Key Insights: So far, we’ve concluded that it’s crucial to research your target audience before creating landing pages. But where do you gain such vital information? If you’re looking for the answer to this question, I’d suggest you read this article on conducting customer research, which shares 17 methods that you can use. 

    4. Use copy that shows you understand your prospect’s problem

    This shouldn’t come as a surprise – you need a good copy on your landing page to witness an increase in conversion rates. But remember, you’re not trying to impress your high school teacher but rather your customers. So it’s not only important to use their language but also address their pain points and, even better, present solutions. 

    Ashlee Rolkowski from Lone Fir Creative shares the same opinion: 

    “They (brands) are not sure what their customers want or what they’re looking for, so they end up with messaging that doesn’t connect with them. The key to a successful landing page starts with empathy. Relating to the customer on their level and letting them know you understand their problem is the basis of smart marketing strategy.” 

    Rolkowski suggests using the StoryBoard framework to help you create a copy that creates an impact. Here’s what it entails: 

    • “A story that starts with a character like them,
    • Who has a problem like them,
    • And meets a guide like you,
    • Who gives them a plan that solves the problem,
    • And calls them to take an action,
    • That helps them avoid failure,
    • And ends in a success.”

    Key Insights: Even with following frameworks similar to the one above, it can be difficult to phrase the actual copy. Once you’re familiar with the problems your prospects face, there is no harm in using an AI writing tool to assist you. This article shares 10 AI writing tools recommended by 200+ marketers! 

    5. Always deliver value

    Truth be told, you won’t be creating just one landing page. You’ll need different landing pages for your multiple use cases, the industries you cater to, as well the diverse buyer personas you have. One thing that may suffer when creating such a high volume of landing pages is the value they offer.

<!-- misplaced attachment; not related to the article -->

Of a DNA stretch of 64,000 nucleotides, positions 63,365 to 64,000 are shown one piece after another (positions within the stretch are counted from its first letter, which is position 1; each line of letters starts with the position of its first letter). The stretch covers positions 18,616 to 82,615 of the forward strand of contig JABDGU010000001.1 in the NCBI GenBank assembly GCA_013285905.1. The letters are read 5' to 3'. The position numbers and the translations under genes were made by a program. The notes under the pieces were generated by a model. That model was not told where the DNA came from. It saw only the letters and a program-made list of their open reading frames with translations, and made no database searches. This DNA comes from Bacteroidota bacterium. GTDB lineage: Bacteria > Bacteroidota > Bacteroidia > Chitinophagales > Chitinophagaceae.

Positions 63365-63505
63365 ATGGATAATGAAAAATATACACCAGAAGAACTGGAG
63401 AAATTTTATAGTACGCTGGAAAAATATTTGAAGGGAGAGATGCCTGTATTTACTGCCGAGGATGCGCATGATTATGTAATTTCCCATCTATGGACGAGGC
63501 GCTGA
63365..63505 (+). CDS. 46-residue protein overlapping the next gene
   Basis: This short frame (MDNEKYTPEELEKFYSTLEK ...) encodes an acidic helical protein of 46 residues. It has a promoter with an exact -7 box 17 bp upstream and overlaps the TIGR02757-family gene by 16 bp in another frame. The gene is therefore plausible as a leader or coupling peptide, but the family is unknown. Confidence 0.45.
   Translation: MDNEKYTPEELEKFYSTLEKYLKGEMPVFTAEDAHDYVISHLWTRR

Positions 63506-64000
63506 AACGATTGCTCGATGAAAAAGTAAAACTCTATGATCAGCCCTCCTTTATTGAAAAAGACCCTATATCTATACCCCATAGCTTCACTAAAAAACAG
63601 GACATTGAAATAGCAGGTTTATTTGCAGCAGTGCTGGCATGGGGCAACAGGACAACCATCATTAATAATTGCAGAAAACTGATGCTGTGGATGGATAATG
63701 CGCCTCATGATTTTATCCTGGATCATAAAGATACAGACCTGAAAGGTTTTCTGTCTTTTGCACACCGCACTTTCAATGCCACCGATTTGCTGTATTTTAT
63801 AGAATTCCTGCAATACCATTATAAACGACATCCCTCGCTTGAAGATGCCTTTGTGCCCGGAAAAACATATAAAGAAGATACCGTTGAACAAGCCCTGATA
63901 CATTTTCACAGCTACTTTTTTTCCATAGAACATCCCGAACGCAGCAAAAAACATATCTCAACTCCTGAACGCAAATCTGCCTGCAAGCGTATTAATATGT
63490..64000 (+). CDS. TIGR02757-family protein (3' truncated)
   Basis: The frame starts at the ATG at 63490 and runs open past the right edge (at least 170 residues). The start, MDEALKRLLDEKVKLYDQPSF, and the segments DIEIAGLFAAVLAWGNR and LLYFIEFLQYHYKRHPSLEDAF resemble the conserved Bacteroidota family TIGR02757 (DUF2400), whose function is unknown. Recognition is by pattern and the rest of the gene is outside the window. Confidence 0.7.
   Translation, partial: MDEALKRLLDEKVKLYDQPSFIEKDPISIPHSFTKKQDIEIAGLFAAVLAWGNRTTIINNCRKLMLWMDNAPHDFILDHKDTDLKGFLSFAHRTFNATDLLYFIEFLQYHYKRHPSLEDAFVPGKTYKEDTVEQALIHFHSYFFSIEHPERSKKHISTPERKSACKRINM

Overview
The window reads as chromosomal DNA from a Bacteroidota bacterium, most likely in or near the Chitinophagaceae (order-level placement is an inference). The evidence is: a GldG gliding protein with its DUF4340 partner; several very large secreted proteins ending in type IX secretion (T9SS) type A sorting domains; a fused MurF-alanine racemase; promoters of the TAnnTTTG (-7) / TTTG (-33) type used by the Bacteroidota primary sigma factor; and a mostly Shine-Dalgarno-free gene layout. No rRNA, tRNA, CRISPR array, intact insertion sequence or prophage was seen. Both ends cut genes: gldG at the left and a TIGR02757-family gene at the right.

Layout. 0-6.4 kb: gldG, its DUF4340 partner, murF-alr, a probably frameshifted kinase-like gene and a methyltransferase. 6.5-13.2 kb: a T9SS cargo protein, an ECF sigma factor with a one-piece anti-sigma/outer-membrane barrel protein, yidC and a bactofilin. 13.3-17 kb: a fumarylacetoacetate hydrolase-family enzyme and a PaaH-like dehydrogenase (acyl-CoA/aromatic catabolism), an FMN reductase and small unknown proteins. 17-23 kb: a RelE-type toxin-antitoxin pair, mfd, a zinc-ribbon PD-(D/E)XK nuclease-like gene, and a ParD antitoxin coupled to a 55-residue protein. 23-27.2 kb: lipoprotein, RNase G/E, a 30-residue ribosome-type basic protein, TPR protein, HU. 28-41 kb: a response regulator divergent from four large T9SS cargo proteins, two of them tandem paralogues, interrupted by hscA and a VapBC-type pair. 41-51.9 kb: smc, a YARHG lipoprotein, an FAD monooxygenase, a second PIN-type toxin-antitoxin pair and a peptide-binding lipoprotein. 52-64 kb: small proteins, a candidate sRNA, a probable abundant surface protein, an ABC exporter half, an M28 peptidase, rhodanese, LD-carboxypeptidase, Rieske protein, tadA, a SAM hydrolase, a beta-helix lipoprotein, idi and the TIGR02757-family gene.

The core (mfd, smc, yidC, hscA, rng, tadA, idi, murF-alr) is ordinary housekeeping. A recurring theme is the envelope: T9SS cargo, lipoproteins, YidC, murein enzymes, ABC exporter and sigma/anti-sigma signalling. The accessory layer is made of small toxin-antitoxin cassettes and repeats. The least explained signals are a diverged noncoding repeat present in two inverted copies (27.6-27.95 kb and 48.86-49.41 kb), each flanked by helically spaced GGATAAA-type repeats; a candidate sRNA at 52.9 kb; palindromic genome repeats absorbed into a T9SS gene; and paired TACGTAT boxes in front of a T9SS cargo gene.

Nili Zaharony of Penguin Strategies describes this better, “It’s easy to go on autopilot when creating landing pages.”

    “Duplicate a previous landing page, and update the text so it reflects the new offer. With so many different tasks on our plates, it’s easy to take these shortcuts. What suffers the most is the value proposition.” 

    But instead of running on autopilot, Nili recommends, “Take a moment to step back, think about what value you’re giving away, why people should care, and ask if it’s worth the amount of information you’re requesting in your form.”

    The value you provide can be anywhere from a free eBook to a 15% discount voucher. Just make sure it’s interesting and isn’t misleading. 

    Regarding this, Daniel Lynch of Empathy First Media says, “People are sick of clickbait and hunting for details, give people what they are looking for, and if they are qualified they will move through the conversion process.”

    6. Promise value above the fold

    The top section of a landing page can determine its success or failure. If it’s not attractive, your prospect will leave the page before you can convince them not to. One way through which you create an effective above-the-fold section is by offering value straight away. 

    Regarding this, Lewis Kemp from Lightbulb Media says, “Resist the temptation to waste valuable real estate telling people who you are and what you do above the fold. Nobody cares. As soon as a prospect lands on the page you should be telling them how your product/service benefits their lives. Let them make the choice to scroll further to find out more about you as a business.” 

    What about the results? Kemp shares, “Switching up the standard layout saw one of our pages go from 9% to 23% conversion in two weeks.”

    Daniel Heuer from Copyfluent shares a similar opinion, “The value needs to be front and center. Getting people to do anything is difficult, so the ‘what’s in it for me’ needs to be in the main headline.” Pair this with a great supporting copy and a clean UX to bring them [your visitors] down the page to a compelling CTA.”

    What may be valuable for your audience might not be for another company. So, make sure to research your customers well and then add that value proposition in the above-the-fold section. For instance, if your target audience is very price-sensitive, make sure to highlight your free delivery or return policy. 

    7. Write headlines that play to emotion 

    Headlines are important, no doubt. Yet, some read like a narcissist’s autobiography – they just endlessly mention the product’s features without a regard for the visitor and their emotions.